As you can see from the image above, different mouse shapes fit different grips. Thus, while an online review is a good source of information, you need to ensure it fits your grip. A friend bought a Razer Deathadder, which is highly rated by many reviews, and he didn’t like it. It actually hurts his hand and wrist, simply because his grip does not fit the shape of the mouse.
On top of the standard grip categorisation, some may have more unique preferences. For example, I like to put my middle and fourth fingers on the right click (see image above). Most people have the middle finger on the right click, and the fourth at the right side of the mouse. This may seem like a negligible difference, but this makes mouses with certain type of edges or concave at the side of the buttons a pain to me (see image below). Such features are usually designed to prevent your finger from slipping off the button, but they do not fit my rather unorthodox grip. Therefore, even though you can rely on the grip description of the mouses for your choices, it is still highly recommended to try it out physically if you can. Basically it is a product category with a high preference heterogeneity.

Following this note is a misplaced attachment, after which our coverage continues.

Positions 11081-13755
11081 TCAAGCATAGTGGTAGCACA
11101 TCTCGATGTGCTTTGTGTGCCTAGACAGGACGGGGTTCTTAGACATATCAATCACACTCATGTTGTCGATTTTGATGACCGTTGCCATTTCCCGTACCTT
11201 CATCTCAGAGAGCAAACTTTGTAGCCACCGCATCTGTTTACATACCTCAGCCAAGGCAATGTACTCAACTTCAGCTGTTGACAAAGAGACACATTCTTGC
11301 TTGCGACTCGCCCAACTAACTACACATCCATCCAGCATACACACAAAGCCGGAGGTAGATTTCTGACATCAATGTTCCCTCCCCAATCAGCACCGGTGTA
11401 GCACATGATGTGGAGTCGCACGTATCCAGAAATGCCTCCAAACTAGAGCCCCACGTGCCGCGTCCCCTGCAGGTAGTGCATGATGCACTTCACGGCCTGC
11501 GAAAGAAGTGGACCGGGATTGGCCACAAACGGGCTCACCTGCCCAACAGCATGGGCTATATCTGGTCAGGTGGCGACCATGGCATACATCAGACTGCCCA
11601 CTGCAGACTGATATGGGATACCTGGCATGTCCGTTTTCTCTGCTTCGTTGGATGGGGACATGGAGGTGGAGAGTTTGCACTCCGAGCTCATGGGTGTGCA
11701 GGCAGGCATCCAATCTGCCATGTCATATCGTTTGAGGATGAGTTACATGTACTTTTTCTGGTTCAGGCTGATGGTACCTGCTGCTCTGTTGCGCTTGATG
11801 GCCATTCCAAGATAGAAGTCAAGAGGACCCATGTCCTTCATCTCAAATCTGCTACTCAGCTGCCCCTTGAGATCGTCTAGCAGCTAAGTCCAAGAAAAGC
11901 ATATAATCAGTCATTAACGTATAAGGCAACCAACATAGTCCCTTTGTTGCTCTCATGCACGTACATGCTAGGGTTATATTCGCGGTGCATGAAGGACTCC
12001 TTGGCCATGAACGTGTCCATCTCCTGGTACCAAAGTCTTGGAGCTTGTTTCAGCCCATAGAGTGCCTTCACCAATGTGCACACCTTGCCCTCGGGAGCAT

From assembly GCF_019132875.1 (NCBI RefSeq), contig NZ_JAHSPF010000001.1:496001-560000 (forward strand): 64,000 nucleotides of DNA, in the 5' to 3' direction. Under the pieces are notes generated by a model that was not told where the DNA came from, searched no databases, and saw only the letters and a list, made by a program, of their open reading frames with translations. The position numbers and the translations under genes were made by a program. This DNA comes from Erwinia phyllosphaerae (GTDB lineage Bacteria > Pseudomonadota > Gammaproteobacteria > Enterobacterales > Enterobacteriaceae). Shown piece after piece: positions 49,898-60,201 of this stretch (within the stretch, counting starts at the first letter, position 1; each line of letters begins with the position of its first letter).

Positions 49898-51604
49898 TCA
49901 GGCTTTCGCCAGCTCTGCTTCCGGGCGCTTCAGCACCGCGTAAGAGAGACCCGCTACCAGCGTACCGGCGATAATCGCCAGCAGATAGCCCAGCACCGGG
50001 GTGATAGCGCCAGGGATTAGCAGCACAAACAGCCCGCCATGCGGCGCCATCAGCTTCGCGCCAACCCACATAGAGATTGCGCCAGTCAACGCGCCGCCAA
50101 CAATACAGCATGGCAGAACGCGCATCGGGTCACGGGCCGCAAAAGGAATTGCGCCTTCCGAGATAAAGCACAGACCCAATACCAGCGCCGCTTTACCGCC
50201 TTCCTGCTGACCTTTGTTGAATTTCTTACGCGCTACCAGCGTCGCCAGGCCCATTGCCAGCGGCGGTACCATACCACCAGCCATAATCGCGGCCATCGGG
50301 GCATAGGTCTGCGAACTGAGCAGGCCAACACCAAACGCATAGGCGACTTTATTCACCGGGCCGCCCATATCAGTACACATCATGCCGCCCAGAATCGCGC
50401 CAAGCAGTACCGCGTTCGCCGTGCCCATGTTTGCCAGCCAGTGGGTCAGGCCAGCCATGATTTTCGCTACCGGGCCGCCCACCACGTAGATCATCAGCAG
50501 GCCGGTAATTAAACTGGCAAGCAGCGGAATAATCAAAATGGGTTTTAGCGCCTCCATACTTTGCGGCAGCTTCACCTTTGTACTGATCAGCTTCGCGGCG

My fingers positioning explains why I don’t pick Razer, as all their mouses have this edge feature. There is also a bit of a brand loyalty thing with Steelseries, because I had Xai then Sensei. Xai and Sensei save settings in the mouse itself, and it is a big plus for me in the older days. Interestingly, my first mouse is a Razer Copperhead, so I have used Razer before in case you are wondering. Before you think I am advocating for Steelseries, I must stress that I hated their 6Gv2 keyboard. Even though it is designed to sustain heavy duty (e.g., rage slamming lol), the plastic caps come off easily. It actually stuck to my finger tip and came off, then the bottom of it broke when I pressed down again. Damn it.